Editors' pick

Mama Chuy


Editorial Review

Where to eat tacos now
By Lavanya Ramanathan
Dec. 28, 2011

This charming restaurant near Howard University serves traditional food hailing from Mexico's Jalisco state. Opened in December 2011, Mama Chuy is a family affair. It's run by Dinora Orozco and her brother Joe Orozco (a one-time line cook from Potenza), who named the restaurant for their grandmother, who also provided the pair with inspiration and many of the recipes.

"We wanted to give people a taste of what its like to have a taco in Mexico," says Dinora. On the menu are small tamales filled with pork stew; a half-dozen varieties of street-food-sized tacos, including a carne asada (steak) incarnation and flash-fried carnitas (slow-cooked pork) version; and tortas, that hearty Mexican sandwich we've spied on menus across town (this one features Mexican sour cream, meat or veggies, beans, avocados, lettuce and tomato stacked on traditional bread).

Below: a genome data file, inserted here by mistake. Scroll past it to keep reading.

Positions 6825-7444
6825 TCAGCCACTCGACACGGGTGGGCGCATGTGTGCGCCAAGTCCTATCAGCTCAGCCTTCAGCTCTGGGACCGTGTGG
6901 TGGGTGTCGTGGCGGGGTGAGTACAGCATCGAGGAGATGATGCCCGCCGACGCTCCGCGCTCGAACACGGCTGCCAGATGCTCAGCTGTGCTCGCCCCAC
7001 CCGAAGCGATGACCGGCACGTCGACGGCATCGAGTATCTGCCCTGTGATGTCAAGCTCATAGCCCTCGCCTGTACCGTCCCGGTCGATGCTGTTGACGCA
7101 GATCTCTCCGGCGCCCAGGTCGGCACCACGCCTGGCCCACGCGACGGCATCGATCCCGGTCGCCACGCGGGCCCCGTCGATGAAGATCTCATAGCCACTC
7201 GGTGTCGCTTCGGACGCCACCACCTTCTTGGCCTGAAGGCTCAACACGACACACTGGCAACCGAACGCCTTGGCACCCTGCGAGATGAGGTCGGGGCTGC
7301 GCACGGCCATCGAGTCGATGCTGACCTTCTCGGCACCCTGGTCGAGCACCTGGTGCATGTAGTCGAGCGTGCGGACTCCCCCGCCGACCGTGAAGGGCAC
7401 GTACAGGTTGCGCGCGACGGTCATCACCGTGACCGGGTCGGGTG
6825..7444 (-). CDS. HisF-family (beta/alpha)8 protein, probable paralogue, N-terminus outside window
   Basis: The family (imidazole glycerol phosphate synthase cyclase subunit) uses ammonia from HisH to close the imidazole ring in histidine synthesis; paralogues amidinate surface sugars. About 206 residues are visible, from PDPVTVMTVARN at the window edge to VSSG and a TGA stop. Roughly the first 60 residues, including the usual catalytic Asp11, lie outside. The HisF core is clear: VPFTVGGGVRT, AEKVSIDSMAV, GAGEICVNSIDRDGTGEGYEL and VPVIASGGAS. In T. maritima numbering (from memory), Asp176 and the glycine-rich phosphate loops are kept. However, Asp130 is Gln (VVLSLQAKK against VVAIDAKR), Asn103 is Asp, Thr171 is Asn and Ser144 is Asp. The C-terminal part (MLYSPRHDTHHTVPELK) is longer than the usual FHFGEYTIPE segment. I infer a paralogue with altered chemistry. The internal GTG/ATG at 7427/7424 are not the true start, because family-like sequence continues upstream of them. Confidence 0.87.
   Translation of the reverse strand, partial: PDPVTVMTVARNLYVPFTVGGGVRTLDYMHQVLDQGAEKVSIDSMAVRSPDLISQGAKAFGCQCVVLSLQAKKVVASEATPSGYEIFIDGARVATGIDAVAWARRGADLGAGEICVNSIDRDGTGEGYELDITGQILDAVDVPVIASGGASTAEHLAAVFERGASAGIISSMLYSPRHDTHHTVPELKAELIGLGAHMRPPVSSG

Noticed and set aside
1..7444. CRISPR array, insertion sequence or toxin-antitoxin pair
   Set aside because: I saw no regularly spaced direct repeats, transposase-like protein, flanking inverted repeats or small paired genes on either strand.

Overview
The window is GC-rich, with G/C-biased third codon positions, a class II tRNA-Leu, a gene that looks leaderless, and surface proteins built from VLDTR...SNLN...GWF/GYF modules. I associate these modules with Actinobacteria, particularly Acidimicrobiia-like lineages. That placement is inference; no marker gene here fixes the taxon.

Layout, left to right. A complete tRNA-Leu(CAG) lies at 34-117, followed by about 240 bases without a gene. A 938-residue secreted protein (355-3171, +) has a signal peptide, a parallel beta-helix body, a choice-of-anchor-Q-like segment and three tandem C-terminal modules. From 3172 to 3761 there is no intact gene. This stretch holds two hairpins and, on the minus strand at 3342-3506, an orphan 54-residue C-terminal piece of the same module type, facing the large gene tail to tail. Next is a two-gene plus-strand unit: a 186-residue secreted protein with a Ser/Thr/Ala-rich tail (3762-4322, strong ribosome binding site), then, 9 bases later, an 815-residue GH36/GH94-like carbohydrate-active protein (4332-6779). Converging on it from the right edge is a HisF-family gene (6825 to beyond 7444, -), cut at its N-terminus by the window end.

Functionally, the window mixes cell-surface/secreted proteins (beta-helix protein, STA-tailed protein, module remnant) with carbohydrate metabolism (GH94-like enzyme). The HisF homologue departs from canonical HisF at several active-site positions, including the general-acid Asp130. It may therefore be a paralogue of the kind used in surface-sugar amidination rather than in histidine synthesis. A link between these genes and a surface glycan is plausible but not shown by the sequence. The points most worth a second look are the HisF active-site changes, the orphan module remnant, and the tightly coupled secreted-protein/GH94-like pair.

The prices may be the best part: Two tacos run around $4, while quesadillas are a steal at around $3. Happy hour is another bargain: Monday-Saturday, 4-7 p.m., margaritas and cuba libres are just $3.

Vegetarians are taken care of here, with options including the papas fritas (french fries, topped with lime, cilantro and tangy, traditional Chihuahua cheese) and the vegetarian flautas and tacos (both are stuffed with three kinds of mushrooms).Quesadillas look promising, particularly the poblano pepper-chickpea puree one, which I'll be going back to try. Vegan options aren't available yet, but a tamale is on the way, says Orozco, a former vegan.

Many of the tacos can be had as sopes, a crunchy cake of deep-fried masa topped with the taco filling and eaten with your hands. Laborious to make, they're a treat in Mexico, Orozco says-- and a rare treat on menus here, too.

The decor is modern with traditional touches, including tables inlaid with ceramic tiles imported from Jalisco and textured wallpaper that gives you a zen feeling.

Is there any chance the pair will yield and put a pupusa on the menu?

Says Orozco: "We're Mexican, this is Mexican, we're going to stay Mexican."